Let's just say that nine hours at Vava'u airport is not a choice way to spend your day. There's nothing to eat, nothing particularly engaging to do (except perspire and watch paint peel), no aircon and lots of mosquitoes.
This type of thing has happened many times before. Each time, the names and players change, but the screw-ups are "like deja vu all over again". On the flip side, constant snafus like this are probably a major contributing factor to the pleasant, unspoiled, off-the-beaten track atmosphere of the Vava'u islands.
More Whale Stuff
Besides the two new calves this week, other notable encounters include the heat run I mentioned above (three hours of swimming, swimming, swimming, swimming, swimming...), a pair (probably male/ female) resting for several hours (in piss-poor weather though, which meant getting into the water with pouring rain and overcast skies), and also a lone whale that was very likely a pregnant female.
Something I noticed about the possible pregnant female (other than its inordinate girth and friendly disposition), was that it surfaced tail-first instead of head-first.
Most whales I've come across surface head-first, whether during active or rest periods. When they're resting, for instance, their heads point up when they're going to come up for air...so it's easy to gauge when they'll surface.
Sitting on the bottom, the pregnant whale surfaced without ever pointing her nose up. In fact, with the distorted perspective in the water, and with the swells tossing us up and down, I wasn't even quite sure that the whale was coming up until it had probably covered half the distance between the bottom where it was resting (about 25-30 metres down) and the surface.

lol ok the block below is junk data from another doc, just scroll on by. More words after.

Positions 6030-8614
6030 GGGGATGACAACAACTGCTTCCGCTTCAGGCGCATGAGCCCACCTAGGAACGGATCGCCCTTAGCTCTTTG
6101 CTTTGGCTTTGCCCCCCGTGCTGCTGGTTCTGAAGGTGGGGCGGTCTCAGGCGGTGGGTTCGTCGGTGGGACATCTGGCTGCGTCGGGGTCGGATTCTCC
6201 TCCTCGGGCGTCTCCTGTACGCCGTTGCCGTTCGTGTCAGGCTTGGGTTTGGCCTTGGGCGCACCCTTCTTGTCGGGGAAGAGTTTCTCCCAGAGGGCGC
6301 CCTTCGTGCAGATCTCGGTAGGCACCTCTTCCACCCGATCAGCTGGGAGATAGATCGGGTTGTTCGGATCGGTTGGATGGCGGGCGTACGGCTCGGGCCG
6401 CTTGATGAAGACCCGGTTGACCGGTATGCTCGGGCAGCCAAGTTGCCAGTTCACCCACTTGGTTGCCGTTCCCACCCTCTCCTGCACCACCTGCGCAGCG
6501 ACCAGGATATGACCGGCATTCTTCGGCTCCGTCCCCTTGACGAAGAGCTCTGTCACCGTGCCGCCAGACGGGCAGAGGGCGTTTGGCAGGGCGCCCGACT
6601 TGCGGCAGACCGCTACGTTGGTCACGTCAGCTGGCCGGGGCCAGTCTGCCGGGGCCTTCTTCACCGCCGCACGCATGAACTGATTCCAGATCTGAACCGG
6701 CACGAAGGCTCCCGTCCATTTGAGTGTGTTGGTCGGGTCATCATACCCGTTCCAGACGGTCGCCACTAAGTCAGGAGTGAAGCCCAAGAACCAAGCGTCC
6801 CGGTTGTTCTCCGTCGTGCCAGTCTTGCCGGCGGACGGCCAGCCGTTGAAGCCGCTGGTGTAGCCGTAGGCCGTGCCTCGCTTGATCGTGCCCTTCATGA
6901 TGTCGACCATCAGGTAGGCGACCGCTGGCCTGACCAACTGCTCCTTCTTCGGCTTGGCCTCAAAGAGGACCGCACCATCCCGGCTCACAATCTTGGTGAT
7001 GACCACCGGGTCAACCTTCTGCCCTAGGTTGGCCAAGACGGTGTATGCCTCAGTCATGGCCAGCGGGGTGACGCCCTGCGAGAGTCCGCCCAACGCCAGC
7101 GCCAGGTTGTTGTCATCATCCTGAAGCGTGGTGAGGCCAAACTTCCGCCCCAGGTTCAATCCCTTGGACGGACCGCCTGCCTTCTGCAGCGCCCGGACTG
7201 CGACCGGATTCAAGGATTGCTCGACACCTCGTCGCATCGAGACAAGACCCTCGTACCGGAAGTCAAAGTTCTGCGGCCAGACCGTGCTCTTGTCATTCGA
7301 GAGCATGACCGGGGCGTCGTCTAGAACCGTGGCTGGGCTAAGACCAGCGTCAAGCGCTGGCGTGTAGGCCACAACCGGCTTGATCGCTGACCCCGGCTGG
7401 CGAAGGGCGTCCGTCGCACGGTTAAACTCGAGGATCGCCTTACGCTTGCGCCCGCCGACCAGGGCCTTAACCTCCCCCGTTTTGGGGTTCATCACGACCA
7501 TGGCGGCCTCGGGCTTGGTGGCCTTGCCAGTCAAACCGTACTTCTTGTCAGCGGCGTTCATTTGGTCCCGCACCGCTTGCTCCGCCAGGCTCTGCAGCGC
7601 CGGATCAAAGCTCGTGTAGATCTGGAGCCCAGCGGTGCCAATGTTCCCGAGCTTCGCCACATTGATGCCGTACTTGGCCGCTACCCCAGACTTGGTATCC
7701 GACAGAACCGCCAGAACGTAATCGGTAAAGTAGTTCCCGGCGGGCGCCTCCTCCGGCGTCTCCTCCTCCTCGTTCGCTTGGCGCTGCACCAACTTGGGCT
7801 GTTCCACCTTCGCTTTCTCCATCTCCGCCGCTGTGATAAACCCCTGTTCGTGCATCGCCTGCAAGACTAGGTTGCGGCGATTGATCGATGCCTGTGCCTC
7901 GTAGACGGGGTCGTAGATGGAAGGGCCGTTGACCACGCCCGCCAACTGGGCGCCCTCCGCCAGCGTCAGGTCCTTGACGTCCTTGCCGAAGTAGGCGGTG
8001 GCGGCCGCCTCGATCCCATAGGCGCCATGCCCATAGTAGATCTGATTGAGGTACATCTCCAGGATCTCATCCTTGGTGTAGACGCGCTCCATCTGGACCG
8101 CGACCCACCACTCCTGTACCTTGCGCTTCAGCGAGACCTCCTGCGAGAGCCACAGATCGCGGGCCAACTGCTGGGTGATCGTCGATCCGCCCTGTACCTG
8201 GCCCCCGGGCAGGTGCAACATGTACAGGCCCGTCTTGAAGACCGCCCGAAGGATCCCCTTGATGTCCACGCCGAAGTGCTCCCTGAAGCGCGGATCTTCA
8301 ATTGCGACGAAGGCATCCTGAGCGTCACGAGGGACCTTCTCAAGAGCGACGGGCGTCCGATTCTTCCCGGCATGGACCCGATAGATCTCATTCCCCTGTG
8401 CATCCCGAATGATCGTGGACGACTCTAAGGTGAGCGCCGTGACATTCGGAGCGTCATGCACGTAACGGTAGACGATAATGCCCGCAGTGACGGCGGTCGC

When I thought about this later, I recalled an encounter Takaji told me about, with a pregnant whale resting at the surface with just her tail at the surface, and the rest of her hanging down. This seemed to be her preferred body alignment...again, tail above the rest of her body.
I'm speculating here...but perhaps pregnancy in females humpbacks causes their posterior halfs to become relatively more buoyant than their anterior portions, making it easier and more comfortable for the whales to rest with their tail-ends up.
The same thing happens to people with buoyant fins, for example. With light plastic fins, my feet go up first (which is incredibly annoying), so I use heavy rubber fins when I dive.
I recall seeing other whales surface tail-first before...but I'm not sure if they were females and/ or pregnant.
The weather is back to normal today...brilliant sun, clear skies, low winds. So it's off to hit the water again in hopes of more magical encounters...